Are you starting out in your first sales manager gig? Even if your organization has provided training, you might want to commit to doing your best work by asking those you admire how to be a sales manager. We have a few pointers, based on our recent Manage Smarter podcast episode with Kevin F. Davis, the founder and president of TopLine Leadership, and overall guru of sales manager training.
Sales management, done right, contributes to the success of your organization. The job can be overwhelming but if you focus on the following three key issues, Davis says you’re off to a great start.
- Manage up as well as down
- Avoid tunnel vision
- Establish boundaries with team members
Let’s take a look at how you can become the best sales manager in your organization
Manage up as well as down
In their first supervisory role, too many sales managers spend all of their time focused on their team. Developing your team members and helping them optimize their performance is your key role in the organization. But because you’re part of an organization, you need to know what your manager and the company leaders expect from you. If you don’t establish clear objectives with your manager, you won’t know what they are holding you accountable for. Talk with your manager and agree on performance objectives as soon as you start your new position. Over time, if your manager seems to be adjusting your responsibilities, ask for a formal meeting and review your concerns. You’ll find it much easier to manage your team when you know exactly what you’re working toward.
Avoid “tunnel vision”
As a sales rep, you may have focused on closing deals. Every signed contract you brought to your boss meant you were one step closer to exceeding quota. Part of your job as a sales manager is to help your reps improve their sales skills. Unfortunately, for some sales managers, the only coaching that matters are the final steps to help a rep close a deal. Davis calls out this attitude. If you are too focused on the end of the process, you’ll end up with “tunnel vision.”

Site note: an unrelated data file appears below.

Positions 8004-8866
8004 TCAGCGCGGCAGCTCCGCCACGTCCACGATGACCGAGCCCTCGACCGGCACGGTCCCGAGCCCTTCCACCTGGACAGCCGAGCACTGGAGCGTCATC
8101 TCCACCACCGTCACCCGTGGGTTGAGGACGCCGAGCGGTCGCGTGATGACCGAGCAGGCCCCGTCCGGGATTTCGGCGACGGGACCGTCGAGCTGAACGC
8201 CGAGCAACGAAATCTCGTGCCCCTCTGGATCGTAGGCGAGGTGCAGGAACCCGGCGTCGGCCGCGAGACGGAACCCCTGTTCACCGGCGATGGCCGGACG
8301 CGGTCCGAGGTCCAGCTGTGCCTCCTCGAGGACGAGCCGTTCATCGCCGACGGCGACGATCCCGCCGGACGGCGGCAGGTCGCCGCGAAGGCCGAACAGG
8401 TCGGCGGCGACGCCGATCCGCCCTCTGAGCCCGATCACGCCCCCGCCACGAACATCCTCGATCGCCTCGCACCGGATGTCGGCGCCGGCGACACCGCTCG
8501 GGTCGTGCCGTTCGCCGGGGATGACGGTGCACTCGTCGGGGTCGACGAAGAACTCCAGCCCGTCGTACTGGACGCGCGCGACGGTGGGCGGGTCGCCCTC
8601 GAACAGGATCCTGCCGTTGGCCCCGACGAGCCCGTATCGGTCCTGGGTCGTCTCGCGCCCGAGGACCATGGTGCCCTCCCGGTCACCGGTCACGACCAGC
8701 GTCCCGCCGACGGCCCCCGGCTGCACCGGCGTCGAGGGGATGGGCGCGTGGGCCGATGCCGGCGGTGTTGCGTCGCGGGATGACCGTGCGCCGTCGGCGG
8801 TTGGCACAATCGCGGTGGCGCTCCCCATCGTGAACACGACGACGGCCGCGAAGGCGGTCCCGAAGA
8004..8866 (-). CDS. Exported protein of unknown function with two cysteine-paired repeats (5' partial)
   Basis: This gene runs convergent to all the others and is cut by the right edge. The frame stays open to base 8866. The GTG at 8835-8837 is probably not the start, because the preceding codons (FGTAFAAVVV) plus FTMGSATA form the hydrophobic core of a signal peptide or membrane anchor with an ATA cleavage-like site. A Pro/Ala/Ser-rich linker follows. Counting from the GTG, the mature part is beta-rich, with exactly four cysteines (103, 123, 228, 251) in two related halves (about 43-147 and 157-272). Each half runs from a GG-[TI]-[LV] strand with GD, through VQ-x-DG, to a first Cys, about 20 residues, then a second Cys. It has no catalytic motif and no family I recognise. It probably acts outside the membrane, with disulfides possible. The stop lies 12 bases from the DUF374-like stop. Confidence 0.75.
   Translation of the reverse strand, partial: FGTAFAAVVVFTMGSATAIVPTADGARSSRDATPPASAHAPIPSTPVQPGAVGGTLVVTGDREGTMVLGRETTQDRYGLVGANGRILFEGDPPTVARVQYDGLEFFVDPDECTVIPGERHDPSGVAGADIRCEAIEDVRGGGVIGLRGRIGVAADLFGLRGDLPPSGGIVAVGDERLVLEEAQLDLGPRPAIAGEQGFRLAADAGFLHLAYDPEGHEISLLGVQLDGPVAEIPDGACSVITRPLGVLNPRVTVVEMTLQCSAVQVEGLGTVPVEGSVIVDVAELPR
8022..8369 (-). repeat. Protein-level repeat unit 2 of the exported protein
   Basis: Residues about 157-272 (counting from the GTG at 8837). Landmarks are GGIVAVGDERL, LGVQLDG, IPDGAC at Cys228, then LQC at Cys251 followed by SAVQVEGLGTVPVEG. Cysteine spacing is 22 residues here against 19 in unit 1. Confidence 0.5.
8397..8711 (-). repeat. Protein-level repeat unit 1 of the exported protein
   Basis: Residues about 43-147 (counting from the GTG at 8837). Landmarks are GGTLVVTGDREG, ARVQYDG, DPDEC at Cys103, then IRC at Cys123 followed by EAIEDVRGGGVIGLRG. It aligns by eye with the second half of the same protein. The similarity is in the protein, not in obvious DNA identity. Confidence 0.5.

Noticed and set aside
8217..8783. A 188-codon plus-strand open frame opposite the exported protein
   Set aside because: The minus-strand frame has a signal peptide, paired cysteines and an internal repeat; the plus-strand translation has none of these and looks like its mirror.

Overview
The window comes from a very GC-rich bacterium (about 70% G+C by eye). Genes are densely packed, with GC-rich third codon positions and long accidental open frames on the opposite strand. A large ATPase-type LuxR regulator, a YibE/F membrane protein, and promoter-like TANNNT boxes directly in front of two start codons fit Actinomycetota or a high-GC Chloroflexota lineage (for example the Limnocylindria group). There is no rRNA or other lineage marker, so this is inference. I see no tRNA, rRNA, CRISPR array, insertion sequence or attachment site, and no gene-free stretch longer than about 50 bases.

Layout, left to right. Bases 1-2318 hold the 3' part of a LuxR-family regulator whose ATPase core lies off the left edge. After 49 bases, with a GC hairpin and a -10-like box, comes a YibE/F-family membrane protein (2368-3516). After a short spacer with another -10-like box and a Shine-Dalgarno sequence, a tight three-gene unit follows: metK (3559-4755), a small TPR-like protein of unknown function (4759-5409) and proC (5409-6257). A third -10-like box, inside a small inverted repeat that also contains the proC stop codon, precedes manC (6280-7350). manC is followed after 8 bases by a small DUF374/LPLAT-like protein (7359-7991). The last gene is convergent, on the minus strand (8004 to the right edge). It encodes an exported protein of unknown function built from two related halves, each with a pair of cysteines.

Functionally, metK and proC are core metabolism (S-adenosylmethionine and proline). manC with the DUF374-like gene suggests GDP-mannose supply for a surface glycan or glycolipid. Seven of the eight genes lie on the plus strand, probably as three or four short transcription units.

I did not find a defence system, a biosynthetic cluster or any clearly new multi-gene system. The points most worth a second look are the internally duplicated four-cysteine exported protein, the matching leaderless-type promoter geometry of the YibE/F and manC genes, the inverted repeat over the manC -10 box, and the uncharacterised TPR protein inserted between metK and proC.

When you coach your reps, review exactly what your manager and company leaders have asked the sales department to accomplish this year. If your organization has launched a new product and is targeting a new kind of customer, your reps will need more help on discovery. Without good coaching on understanding which businesses make the best prospects for the new product, your reps could waste time and resources chasing after a lead that will never amount to much.
Establish boundaries with team members
One of the most difficult adjustments new managers must make is establishing boundaries with their team members. In our Voice of the Sales Manager survey, one respondent cautioned new sales managers to “separate business and friendship.” Good advice. If you were promoted in your organization, you may have previously developed close friendships with reps on your team. It’s easy to imagine that these reps will do what you ask on the basis of friendship. But that doesn’t always work out.
Start your sales management career by cultivating respect from your team members, not friendship. And it’s a good idea to have a direct conversation about boundaries as soon as you start your position.
Sooner or later, you’ll be faced with making hard and unpopular decisions that will impact reps, whether they are your friends or not. You have to be able to step up and decide whether or not a prospect or client will get what they are demanding. And you’ll be doing this in the context of what’s right for the business first. Then you might consider what’s right for the prospect. And finally, you’ll think about what’s right for the sales rep.
You also need to maintain some distance from your sales staff because having tough conversations is part of the job. Those kinds of conversations are much harder to have when a rep is also a good friend. For example, at some point you might have to address a performance issue. Or you might have to talk with an employee about their inaccurate sales forecast.
How to be a Sales Manager
Once you establish your groundwork for how to be a sales manager, go forward with the right mindset. Be willing to change how you approach problems and how you work with your team members. You’ll find the style that works for you and them.